When a number of pastors in Houston found themselves under attack from the city government for their opposition to a radical ordinance, CAAP was among the first to come to their defense and demand that the city respect the freedoms of speech and religious belief. Thanks to pressure from a number of groups and citizens, the city eventually backed down.
See excepts of media coverage of the issue below.
Fox News Houston
The conflict between Houston Mayor Annise Parker and Houston pastors continues to make national headlines.
The pastors were issued subpoenas by the City of Houston because of their challenge to the city’s recently enacted Equal Rights Ordinance.
Today, The Coalition of African American Pastors (CAAP) is in Houston to show support for the pastors that have been served subpoenas by the city. They believe that the subpoenas of sermons and church communications violate the First Amendment.
The Reverend Bill Owens, founder and president of the Coalition of African American Pastors, said the attack on Christian pastors by the openly gay mayor of Houston, who subpoenaed their sermons and other communications after they opposed a city ordinance that allows transgender people to use any public restroom, signals the need for “the next civil rights movement.”
Owens, speaking from Houston, told CNSNews.com that he and other pastors in his coalition held a press conference on Tuesday to support the Houston pastors and express their concern about this threat to religious liberty.
“Attacking ministers about what they preach is way over the line,” Owens said, adding that he thinks the action taken by Mayor Annise Parker, a lesbian, and the city attorney is a violation of the Constitution’s First Amendment guarantee of freedom of religion, and church leaders need to fight back.
“This is truly the next civil rights movement,” said Owens, who operates his coalition in Memphis, Tenn.
Owens said the gay rights movement is trying to make expressing one’s Christian views on homosexuality “hate speech.”
“It’s not hate,” Owens said. “We don’t hate anyone. It’s expressing our religious beliefs.”
The Houston Equal Rights Ordinance battle has crossed state lines as local pastors were joined by pastors from across the nation at a Tuesday press conference.
“Stand up to the people that think they can silence us. They think they have won but they have not won,” said Rev. Williams Owen with the Coalition of African-American Pastors.
Pastors from St. Louis, San Diego, leaders from Detroit to Minneapolis gathered Tuesday in Houston to support local pastors at the center of a city lawsuit.
ABC 13 News
But during a news conference, local pastors and members of the Coalition of African American Pastors and Others said that what they say in a sermon is their freedom of speech and should not be attacked or violated.
Reverend William Owens, President of the Coalition African American Pastors says, “This is a country based on laws. No one can dictate to America what you have to do. You can’t silence us because we won’t stand for it.”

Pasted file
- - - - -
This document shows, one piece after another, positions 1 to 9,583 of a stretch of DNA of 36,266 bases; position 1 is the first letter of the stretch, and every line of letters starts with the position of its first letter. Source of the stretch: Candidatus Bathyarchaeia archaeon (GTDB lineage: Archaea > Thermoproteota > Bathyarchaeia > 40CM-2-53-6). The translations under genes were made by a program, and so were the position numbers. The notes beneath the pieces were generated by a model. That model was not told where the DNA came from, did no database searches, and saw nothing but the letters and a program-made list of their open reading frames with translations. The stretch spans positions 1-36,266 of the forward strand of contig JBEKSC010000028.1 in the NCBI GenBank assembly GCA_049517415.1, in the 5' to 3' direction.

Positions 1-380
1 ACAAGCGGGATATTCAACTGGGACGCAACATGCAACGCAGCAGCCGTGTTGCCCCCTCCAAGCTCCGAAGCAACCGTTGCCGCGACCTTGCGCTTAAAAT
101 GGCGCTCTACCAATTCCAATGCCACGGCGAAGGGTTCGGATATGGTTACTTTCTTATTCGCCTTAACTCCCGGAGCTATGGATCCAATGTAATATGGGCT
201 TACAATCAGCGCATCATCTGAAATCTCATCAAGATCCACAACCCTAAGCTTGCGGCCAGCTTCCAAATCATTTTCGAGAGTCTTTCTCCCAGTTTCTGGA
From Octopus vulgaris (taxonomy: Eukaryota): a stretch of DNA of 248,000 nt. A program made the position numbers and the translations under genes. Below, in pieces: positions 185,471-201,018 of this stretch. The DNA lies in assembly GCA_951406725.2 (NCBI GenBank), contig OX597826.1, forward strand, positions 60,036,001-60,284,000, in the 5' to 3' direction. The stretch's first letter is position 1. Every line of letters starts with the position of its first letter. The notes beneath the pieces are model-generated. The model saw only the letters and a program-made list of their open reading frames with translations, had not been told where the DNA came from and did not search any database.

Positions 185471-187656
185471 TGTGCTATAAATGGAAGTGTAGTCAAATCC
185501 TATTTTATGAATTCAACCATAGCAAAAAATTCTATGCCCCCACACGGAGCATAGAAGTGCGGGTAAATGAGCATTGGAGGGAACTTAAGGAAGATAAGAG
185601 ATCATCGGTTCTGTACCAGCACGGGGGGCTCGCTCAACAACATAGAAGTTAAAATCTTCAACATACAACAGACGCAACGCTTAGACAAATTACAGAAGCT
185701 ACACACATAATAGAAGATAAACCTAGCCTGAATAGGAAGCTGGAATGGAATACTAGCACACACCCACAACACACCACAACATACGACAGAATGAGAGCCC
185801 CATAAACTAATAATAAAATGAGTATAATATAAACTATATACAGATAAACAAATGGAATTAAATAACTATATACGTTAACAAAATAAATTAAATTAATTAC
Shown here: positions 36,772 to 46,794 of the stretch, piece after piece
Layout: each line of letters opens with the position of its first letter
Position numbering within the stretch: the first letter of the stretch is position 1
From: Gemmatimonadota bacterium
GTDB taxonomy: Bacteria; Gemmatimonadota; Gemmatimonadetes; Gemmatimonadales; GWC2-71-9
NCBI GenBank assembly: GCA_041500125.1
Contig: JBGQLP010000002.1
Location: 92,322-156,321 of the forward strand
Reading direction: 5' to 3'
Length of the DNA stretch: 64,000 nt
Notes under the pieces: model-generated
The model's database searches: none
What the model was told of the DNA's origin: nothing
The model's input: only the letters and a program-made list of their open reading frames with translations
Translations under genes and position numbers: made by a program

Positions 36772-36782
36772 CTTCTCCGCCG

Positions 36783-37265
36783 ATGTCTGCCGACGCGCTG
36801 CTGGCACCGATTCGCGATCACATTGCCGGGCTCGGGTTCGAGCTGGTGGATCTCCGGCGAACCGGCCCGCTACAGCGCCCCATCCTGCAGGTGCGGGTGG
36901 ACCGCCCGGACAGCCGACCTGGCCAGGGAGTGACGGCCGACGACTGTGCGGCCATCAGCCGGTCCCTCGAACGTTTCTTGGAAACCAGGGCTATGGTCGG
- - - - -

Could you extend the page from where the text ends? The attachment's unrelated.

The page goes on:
Those at the news conference said they will do what they have to, even file a lawsuit if necessary, to maintain their freedom.
Houston Sermon Subpoena Controversy Is ‘Far From Over,’ Say Conservatives Who Support the ‘Houston Five’ Pastors
The Christian Post
Prior to the mayor’s Wednesday announcement that she had decided to drop the subpoenas against the five Houston pastors, The Rev. Bill Owens, president of CAAP, told The Christian Post that Parker’s actions were “intruding on our civil rights.”
“We have a right to speak what we feel to be true in the public square and it’s wrong for them to try to silence us. Its unheard of,” said Owens.
In a statement shared with CP Thursday, Owens added: “We are happy to see that Mayor Parker has been made aware of the injustice being perpetrated against freedom of religion and withdrawn the subpoenas. Today, we have seen proof that when the people rise up against unjust government retaliation, great things can be accomplished. The combined voices of thousands of ordinary citizens around the country have shown that activism works.”
He continued, “Free expression of faith and the ability to speak on such matters without fear of government action is the essence of our democracy. Preserving these liberties will be the basis of a new civil rights movement as CAAP, the churches, and people everywhere come together to defend our values and our right to voice them.”
Southern Baptist Texan
In response to Parker’s announcement, Erik Stanley, an attorney for Alliance Defending Freedom representing the five subpoenaed pastors said, “The mayor really had no choice but to withdraw these subpoenas, which should never have been served in the first place. The entire nation—voices from every point of the spectrum left to right—recognizes the city’s action as a gross abuse of power.”
Another group of pastors from across the nation arrived in Houston Tuesday as a show of solidarity with the five subpoenaed pastors. Some of those who traveled to Houston included William Owens Sr., a minister and founder of The Coalition of African American Pastors, Bishop George McKinney of St. Stephens Church of God in Christ in San Diego, Bishop Michael Bates of Calvary Christian Center in St. Louis, Cherilyn Eager of the American Leadership Fund, and Janet Boynes of Janet Boynes Ministries.
They did not seek a meeting with the mayor but held a press conference expressing their concern about the mayor’s overreaching authority and violations of religious liberties. Several of the African-American pastors said the administrations’ dismissal of the petition reminded them too much of voter rights suppression.